Delta grounds flights due to IT problems

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Delta Air Lines has grounded flights and predicted widespread cancellations Monday after a power outage hit its computer systems globally, disrupting the travel plans of thousands of passengers.

The Atlanta-based carrier said in a statement that the outage began at around 2:30 a.m. Indianapolis time. Flights which were already en route were operating normally, but many passengers took to Twitter to express frustration with being stuck on the ground.

"We are aware that flight status systems, including airport screens, are incorrectly showing flights on time," the company said in a statement. "We apologize to customers who are affected by this issue, and our teams are working to resolve the problem as quickly as possible."

The problems were throwing off travel plans for thousands of passengers planning to fly into or out of Indianapolis International Airport Monday morning. Sixteen Delta flights had been scheduled to take off from Indianapolis between 5:55 a.m. and 10 a.m., according to Destinations ranged from Raleigh/Durham, North Carolina, and Orlando, Florida, to Boston, Detroit, Minneapolis and New York City.

IBJ tech writer Jared Council, who was stranded in Philadelphia after his flight to Indianapolis was affected, said Delta gates there swelled with passengers with different departure times, and several people resorted to seats on the floor.

Delta gate agents gave frequent announcements, apologizing, explaining and giving updates. Every message included some variation of what one representative said around 7:40 a.m.—"we are just not able to do much."

Some passengers were visibly irritated, shaking their heads after announcements and making phone calls expressing discontent to loved ones. Some passengers moved to cancel their flights altogether.

But at least a few took the situation in stride, acknowledging it could be worse.

"Getting mad isn't going to do anything about it," said Jim Young, 43, of Bridgeton, New Jersey, who was headed to Seattle for business training. The Air Force veteran said he was used to arriving for flights for tours of duty eight to 12 hours ahead of time, "so waiting doesn't bother me much."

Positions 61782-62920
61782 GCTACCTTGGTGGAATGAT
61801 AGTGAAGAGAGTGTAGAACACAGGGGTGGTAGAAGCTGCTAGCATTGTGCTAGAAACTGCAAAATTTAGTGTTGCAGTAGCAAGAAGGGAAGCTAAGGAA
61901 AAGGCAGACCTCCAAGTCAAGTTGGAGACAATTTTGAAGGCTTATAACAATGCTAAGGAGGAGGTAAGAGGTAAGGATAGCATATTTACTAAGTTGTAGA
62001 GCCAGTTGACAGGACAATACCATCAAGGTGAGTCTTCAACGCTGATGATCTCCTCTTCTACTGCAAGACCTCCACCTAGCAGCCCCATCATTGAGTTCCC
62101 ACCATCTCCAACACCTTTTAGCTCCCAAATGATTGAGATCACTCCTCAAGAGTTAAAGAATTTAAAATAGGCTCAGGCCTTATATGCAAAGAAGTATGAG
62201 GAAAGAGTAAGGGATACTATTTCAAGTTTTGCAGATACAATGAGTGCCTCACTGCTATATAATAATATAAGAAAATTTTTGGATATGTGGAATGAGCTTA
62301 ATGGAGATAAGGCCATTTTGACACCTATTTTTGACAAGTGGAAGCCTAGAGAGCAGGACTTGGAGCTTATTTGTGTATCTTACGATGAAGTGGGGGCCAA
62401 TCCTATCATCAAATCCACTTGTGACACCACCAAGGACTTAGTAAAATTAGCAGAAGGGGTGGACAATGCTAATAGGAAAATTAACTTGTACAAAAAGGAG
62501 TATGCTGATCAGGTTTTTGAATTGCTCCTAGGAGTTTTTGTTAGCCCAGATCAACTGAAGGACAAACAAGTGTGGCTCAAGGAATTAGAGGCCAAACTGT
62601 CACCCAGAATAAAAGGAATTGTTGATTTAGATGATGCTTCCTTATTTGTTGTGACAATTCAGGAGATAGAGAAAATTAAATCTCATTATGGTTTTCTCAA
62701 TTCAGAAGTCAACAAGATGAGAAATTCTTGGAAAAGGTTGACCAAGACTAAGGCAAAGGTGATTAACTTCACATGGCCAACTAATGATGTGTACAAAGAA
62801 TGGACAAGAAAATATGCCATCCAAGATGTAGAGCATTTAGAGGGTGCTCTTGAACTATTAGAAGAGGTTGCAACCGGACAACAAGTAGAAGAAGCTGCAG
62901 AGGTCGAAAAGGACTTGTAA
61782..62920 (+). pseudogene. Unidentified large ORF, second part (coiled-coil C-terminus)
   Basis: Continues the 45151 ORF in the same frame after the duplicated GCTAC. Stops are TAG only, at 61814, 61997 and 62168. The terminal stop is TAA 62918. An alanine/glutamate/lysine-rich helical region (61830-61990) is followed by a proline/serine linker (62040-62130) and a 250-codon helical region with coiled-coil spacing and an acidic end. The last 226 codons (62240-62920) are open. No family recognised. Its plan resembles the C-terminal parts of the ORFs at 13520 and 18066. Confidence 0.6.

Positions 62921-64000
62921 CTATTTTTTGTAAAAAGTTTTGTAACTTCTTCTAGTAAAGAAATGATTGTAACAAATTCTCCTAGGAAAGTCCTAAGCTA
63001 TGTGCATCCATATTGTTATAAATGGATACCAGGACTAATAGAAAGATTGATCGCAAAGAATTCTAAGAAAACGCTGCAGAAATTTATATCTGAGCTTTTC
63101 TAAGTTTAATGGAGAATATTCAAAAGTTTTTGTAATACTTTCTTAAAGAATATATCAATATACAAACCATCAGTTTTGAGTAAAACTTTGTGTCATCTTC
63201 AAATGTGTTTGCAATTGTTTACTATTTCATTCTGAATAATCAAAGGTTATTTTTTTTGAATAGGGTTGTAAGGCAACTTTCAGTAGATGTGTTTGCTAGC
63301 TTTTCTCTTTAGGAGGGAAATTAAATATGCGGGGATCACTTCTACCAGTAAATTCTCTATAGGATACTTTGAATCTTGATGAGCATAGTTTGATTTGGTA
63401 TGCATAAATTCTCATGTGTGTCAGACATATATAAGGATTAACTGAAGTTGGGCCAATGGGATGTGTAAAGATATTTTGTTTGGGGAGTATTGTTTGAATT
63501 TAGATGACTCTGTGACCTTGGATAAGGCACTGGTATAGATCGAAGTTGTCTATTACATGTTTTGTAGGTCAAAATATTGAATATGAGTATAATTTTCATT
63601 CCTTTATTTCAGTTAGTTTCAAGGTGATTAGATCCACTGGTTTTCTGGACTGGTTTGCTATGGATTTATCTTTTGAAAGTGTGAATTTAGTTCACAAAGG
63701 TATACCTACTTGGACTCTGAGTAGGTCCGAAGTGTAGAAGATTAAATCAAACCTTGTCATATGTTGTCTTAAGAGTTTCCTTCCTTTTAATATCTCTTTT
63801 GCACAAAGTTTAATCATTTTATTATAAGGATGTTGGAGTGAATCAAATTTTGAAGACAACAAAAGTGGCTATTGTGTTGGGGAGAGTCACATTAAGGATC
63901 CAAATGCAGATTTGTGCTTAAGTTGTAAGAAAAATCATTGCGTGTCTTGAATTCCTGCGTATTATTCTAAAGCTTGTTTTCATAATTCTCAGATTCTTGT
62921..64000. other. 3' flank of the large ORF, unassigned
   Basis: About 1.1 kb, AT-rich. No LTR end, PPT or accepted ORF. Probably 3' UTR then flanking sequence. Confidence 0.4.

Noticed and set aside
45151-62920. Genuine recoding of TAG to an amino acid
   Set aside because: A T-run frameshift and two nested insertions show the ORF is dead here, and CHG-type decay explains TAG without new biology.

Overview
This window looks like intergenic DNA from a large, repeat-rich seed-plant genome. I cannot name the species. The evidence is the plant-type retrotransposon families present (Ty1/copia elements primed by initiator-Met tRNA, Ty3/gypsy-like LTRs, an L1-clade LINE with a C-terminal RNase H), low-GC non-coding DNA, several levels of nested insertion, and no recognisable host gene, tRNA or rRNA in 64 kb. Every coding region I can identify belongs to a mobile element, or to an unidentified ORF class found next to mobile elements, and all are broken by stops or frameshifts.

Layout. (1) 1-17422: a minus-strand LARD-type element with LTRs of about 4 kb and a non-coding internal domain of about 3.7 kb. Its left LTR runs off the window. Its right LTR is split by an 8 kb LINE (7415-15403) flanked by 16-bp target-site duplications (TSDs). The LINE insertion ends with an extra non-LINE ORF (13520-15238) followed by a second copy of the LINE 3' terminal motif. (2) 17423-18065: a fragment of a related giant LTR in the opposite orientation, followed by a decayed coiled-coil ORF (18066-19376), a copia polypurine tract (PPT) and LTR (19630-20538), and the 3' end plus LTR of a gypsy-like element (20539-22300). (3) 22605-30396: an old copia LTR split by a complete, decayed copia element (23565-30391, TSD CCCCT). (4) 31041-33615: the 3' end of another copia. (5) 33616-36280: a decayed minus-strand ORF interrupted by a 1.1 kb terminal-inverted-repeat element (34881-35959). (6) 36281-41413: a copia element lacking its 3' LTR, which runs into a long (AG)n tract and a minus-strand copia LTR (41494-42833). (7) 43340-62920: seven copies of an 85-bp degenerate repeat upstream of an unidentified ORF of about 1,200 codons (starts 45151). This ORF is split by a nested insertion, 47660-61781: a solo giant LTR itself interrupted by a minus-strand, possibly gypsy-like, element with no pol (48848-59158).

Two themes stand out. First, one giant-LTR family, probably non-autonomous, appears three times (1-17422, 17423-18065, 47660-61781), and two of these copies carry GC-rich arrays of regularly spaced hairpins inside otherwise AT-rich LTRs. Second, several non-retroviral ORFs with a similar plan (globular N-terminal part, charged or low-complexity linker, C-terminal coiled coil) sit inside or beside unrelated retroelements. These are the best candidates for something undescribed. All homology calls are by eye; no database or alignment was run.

"Yeah, it's a bummer, but I would be up anyway," said Katey Armstrong, 24, of Philadelphia. The technology consultant flies to Milwaukee every week for work.

Noting that it's not cutting into a vacation time or other personal time, she said, "If I don't get there on time, I'm OK about it."

Confirmation of the troubles first came in an official account that responds to customers via Twitter. The company had said its IT systems were down "everywhere" and "hopefully it won't be much longer."

Several applications were affected, including the company's website.

Stephen Smith, 32, of Baton Rouge, Louisiana, told The Associated Press he had been stuck on the ground for about three hours at Tokyo's Narita Airport on a flight that was supposed to go to Shanghai.

Smith took solace in the fact the air conditioning on the plane was working and said it seemed everyone on board was fine.

"Waiting game at this point," he tweeted.

Airline data company Flightaware said there were at least 858 cancellations and 7,359 delays across the global industry on Monday morning. It's unclear how many are related to Delta's problems and whether Delta's groundings are reflected in the numbers.

Computer outages have caused major headaches for airlines and travelers before. Southwest Airlines was forced to cancel more than 2,000 flights across the U.S. last month after technology problems prevented many travelers from checking in or boarding flights.

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